The Republican driven tax cuts have worked. Voters now have more faith that the federal income tax system is fair than at any other time since World War II. Moreover these changes in public opinion coincide with the Republican capture of the House in 1994 and accelerate with the Bush tax cuts. But the irony of this success is that the GOP finds it hard to claim credit for a job well done. Once the tax monster is slain, who do you fight next? Once the people are no longer grumpy about unfair taxation (tea parties notwithstanding), how do you keep the issue alive? By successfully shifting public views of the fairness and burden of federal income taxes through repeated cuts, Republicans inadvertently also reduced the salience of their best issue of the 29 years since the Reagan Revolution. The public now agrees that tax cuts are good, but they are no longer particularly angry about taxes.I do think it's a bit simpler. The Wall Street Journal is read, by and large, by rich people, and Ari Fleischer wrote a nice little essay to make them happy. That it's political kryptonite doesn't concern him particularly.
Today Ari Fleischer, former press secretary to President Bush, offered an interesting proposal in the Wall Street Journal: raise income taxes on those who currently don't pay. That is a rather shocking proposition from the party that has spent nearly 30 years arguing that tax cuts are good for everyone. The very success of that political program has been to remove millions from the tax roles, and put nearly half within striking distance of paying no federal income taxes. So you'd think that would be cause for celebration among Republicans for a job well done and a lot of credit to claim with those voters.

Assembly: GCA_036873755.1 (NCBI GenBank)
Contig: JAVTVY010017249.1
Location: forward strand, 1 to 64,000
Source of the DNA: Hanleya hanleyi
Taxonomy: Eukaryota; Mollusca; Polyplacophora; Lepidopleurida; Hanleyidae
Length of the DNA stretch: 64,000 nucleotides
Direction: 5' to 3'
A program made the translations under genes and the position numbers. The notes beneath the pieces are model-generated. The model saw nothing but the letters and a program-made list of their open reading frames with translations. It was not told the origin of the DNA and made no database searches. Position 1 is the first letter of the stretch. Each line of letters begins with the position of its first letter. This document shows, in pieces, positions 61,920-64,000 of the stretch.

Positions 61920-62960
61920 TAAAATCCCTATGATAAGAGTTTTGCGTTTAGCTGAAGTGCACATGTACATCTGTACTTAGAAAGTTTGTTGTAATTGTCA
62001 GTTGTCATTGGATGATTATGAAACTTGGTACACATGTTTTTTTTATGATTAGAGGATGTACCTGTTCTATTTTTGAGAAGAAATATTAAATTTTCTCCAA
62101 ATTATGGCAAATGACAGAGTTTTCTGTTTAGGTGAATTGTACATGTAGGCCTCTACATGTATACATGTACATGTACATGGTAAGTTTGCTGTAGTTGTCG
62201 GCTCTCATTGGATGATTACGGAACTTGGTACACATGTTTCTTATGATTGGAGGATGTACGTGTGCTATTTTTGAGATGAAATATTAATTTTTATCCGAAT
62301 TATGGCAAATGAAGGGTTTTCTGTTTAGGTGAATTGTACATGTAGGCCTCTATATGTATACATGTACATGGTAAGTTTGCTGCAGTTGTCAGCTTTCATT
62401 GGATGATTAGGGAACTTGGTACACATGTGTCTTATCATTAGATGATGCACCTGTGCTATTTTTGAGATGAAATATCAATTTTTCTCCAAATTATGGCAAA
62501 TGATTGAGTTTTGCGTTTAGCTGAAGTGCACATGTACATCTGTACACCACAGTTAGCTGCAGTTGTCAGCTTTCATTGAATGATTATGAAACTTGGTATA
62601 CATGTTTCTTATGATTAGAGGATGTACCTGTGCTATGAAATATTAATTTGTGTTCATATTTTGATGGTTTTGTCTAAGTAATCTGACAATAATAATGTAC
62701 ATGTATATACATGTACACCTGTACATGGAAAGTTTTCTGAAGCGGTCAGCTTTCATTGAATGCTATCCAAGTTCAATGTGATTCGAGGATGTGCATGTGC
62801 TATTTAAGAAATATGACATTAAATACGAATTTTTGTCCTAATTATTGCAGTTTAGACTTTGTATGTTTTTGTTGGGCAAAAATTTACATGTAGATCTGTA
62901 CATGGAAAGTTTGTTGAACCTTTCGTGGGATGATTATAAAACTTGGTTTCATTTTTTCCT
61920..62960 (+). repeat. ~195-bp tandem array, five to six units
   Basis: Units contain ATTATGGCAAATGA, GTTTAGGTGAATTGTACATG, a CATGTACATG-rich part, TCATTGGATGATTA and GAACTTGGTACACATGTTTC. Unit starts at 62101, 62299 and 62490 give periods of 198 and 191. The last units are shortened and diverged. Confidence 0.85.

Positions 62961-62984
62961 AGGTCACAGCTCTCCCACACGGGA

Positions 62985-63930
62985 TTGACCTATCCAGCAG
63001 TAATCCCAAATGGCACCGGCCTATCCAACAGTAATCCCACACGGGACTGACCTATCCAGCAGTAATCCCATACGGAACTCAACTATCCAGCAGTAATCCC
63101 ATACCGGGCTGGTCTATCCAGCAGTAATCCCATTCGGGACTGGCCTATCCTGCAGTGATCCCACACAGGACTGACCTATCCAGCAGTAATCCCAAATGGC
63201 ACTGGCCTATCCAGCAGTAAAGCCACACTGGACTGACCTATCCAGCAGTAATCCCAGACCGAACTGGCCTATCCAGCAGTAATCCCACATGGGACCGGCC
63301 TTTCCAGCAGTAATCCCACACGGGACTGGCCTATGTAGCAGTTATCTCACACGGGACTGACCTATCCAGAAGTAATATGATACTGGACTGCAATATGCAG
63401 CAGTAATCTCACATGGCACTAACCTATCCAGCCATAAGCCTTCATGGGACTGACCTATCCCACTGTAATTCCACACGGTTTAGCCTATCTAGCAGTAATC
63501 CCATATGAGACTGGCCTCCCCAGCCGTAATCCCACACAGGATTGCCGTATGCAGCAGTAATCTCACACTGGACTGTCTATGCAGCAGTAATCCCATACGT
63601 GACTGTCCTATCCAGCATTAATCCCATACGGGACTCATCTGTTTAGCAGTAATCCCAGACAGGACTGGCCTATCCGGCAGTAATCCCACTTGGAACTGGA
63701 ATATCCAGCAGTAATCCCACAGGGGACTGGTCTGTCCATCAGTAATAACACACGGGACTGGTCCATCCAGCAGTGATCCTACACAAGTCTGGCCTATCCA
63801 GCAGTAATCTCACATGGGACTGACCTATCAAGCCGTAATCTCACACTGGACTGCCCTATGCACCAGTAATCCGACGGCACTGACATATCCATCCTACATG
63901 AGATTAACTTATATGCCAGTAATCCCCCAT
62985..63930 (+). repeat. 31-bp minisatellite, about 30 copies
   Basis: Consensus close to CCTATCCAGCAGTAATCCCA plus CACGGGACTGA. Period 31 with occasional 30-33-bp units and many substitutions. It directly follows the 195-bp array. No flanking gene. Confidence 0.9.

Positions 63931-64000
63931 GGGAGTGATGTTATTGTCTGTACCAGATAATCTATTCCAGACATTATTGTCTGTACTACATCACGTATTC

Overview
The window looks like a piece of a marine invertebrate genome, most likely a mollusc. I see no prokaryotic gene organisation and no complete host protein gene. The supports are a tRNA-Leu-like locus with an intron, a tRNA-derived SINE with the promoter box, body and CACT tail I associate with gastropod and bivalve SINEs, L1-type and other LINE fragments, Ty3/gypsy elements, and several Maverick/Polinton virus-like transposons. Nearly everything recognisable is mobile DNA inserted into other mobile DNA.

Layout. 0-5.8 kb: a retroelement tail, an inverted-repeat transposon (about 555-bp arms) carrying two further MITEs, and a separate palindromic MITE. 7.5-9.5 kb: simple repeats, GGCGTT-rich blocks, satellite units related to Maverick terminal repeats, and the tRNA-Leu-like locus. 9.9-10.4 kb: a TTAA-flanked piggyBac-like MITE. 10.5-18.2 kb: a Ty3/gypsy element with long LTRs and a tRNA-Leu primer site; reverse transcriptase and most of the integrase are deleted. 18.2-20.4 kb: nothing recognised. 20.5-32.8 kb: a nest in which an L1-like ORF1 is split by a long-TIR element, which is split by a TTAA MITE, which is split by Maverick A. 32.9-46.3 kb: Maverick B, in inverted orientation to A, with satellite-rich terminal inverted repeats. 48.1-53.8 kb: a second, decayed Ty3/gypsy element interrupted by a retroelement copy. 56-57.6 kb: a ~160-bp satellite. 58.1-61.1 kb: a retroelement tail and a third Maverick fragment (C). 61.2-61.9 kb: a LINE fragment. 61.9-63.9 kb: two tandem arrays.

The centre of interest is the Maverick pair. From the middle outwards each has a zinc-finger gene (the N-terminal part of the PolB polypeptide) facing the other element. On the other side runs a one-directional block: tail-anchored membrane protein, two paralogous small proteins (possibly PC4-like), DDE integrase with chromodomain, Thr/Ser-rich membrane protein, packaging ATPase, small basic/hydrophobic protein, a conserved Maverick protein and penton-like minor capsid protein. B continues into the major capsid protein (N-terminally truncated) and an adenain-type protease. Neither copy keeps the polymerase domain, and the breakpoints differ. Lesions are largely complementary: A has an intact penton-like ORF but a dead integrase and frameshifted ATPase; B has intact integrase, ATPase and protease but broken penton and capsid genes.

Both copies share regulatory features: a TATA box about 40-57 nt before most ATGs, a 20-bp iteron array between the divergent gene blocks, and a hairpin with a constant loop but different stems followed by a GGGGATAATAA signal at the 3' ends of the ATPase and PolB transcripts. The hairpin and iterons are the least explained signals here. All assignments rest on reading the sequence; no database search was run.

Alas, those voters aren't voting Republican in overwhelming numbers. The way to not have to pay taxes is to not make a lot of money. And while these less taxed citizens appear to have been pleased with lower taxes, that hasn't translated into a majority of Republican votes among these non-taxpayers. So Mr. Fleischer has now taken on the burden of convincing nearly half of the public that it is not good for them to pay little or no income taxes. Instead, fairness demands that everyone pay taxes. That's a breathtaking argument for a Republican to make.
Fleischer goes on to argue that it is poor policy for the top 10% of earners to pay 72% of all income taxes, and that is probably a discussion worth having. But the argument for raising income taxes on the bottom 90% to provide a little more load sharing for the top 10% is an interesting electoral calculus to say the least.
Obama's plan to lower taxes for more of the lower 90% (or 95%, whatever) plays to the anti-tax momentum Bush built. And it means that Republicans don't have the angry taxpayer revolt of the late 1970s that helped build the Reagan platform that transformed tax policy for a generation of Republican politicians.
And so we are left with the irony of Republican success. How do you keep tax cuts at the center of your economics when nearly half don't pay, but aren't as grateful as they might be. And if the issue doesn't have the mass appeal it did for Reagan, can it still motivate the base (remember those tea parties!) enough to continue to have legs. But I have to wonder if Mr. Fleischer's plan is really the way for the anti-tax party to go.
He might even believe what he's saying is a good idea, but he doesn't have to try to sell it to the voters.